A new survey of Iowa's community colleges conducted by the Association of Community College Trustees examines the complexities students are up against when trying to repay federal loans.

The results provide a snapshot of who is most likely to default on their student loans, how defaulters react to their debt problems and other important insights about today's student loan environment.

The biggest news from the study is that students with the least debt are the most likely to default on their loans.

The survey found that by January 2015, more than 25 percent of the fiscal 2011 cohort (students who started repaying loans between Oct 1, 2010 and Sept. 30, 2011) had defaulted on their student loans.

Most of the loan amounts were less than $10,000, with loans of $5,000 or less making up half the loans in default.

While it might seem paradoxical that those who owed the least defaulted the most, the survey points out that the students with the largest loans are the most likely to attend graduate school on their way to well-paying professional jobs.

For example, at least 85 percent of graduates with medical or law degrees were borrowers and this group had average debt loads exceeding $100,000. MBA borrowers, 62 percent of all MBA graduates, owed $43,200 on average. This contrasts with just 17 percent of community college students who were borrowers.

Other revealing statistics regarding community college students include the following:

  • Their average age is 28, older than the average student at a four-year institution
  • About a third were part of their family's first generation to attend college
  • They were more likely than four-year students to attend part time, 59 percent vs 22 percent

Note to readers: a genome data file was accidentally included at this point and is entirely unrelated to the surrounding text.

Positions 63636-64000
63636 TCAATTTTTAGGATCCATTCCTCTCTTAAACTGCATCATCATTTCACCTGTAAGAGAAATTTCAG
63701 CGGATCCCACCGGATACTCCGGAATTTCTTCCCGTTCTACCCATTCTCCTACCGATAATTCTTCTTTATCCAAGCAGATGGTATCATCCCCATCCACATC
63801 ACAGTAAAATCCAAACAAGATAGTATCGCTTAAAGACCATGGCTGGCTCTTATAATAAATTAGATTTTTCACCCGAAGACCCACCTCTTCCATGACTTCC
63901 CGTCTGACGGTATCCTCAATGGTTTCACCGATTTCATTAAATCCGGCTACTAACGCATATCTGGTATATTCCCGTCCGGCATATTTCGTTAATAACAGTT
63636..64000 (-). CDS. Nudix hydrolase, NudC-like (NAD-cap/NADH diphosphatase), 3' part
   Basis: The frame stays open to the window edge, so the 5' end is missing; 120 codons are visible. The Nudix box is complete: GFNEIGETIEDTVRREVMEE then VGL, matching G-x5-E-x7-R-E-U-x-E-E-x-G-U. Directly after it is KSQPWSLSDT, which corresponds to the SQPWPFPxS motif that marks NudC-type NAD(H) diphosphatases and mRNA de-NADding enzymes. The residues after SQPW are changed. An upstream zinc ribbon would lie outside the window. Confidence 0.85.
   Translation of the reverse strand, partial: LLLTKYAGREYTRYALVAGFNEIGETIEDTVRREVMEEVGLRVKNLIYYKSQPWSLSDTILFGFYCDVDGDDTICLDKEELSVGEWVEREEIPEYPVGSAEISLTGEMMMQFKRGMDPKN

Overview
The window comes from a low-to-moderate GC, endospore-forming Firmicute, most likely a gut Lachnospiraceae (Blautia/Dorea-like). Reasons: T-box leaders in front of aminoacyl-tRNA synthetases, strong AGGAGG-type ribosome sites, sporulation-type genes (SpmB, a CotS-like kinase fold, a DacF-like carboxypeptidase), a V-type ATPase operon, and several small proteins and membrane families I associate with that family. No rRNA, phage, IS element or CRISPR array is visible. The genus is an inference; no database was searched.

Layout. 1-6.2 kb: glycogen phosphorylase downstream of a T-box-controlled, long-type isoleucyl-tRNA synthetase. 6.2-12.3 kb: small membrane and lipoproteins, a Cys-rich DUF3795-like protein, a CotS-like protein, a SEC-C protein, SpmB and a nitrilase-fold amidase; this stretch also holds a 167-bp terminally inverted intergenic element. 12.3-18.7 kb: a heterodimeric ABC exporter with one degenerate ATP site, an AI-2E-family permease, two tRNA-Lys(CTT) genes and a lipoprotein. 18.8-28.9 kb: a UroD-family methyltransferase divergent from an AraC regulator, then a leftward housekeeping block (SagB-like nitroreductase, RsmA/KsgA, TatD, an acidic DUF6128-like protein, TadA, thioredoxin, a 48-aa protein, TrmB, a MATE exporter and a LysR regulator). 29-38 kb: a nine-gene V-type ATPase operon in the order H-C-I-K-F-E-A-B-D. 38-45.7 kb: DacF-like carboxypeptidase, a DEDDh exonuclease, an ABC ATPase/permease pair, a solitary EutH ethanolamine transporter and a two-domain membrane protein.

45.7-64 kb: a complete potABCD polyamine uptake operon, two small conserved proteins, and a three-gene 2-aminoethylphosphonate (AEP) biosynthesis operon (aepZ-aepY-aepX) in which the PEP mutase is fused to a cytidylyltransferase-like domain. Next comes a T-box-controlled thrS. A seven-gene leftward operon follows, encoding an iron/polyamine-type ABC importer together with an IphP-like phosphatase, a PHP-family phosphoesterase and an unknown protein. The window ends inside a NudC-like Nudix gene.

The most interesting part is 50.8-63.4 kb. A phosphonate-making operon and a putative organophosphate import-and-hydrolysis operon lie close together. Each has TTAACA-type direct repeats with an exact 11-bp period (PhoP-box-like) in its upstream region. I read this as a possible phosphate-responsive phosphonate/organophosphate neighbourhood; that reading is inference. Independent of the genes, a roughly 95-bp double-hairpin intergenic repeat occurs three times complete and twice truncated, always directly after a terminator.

• Most community college attendees have jobs and 17 percent are single parents

All of these factors put community college students at a competitive disadvantage to students at four-year colleges and universities, placing the two-year students at greater financial risk.

Many drop out before obtaining their degrees, working at jobs that pay less than those taken by graduates. The result of these challenges is clear: higher student loan default rates.

For the 2012 fiscal cohort, that average default rate for community college students was 19.1 percent vs 11.8 percent for all college students.

The survey also found:

1. Default rates among students with low loan balances could be greatly reduced by simplifying federal support programs, increasing outreach from the educational institutions and better servicing of the loans.

2. About 43 percent of defaulters take no action to stave off default, such as getting a deferment or forbearance. Most defaults occur within one year of starting repayment and few defaulters try to rehabilitate their loans. Better counseling about repayment options would help students figure out how to handle repayments, especially in the first year.

3. Ninety percent of defaulters in the study did not obtain a credential. The study suggests the need for innovative programs to help students progress toward completion and to limit borrowing in the early stages of school attendance.

4. Institutions would do a better job at managing defaults if they had easy access to complete and user-friendly information, including the loan servicing behavior of borrowers.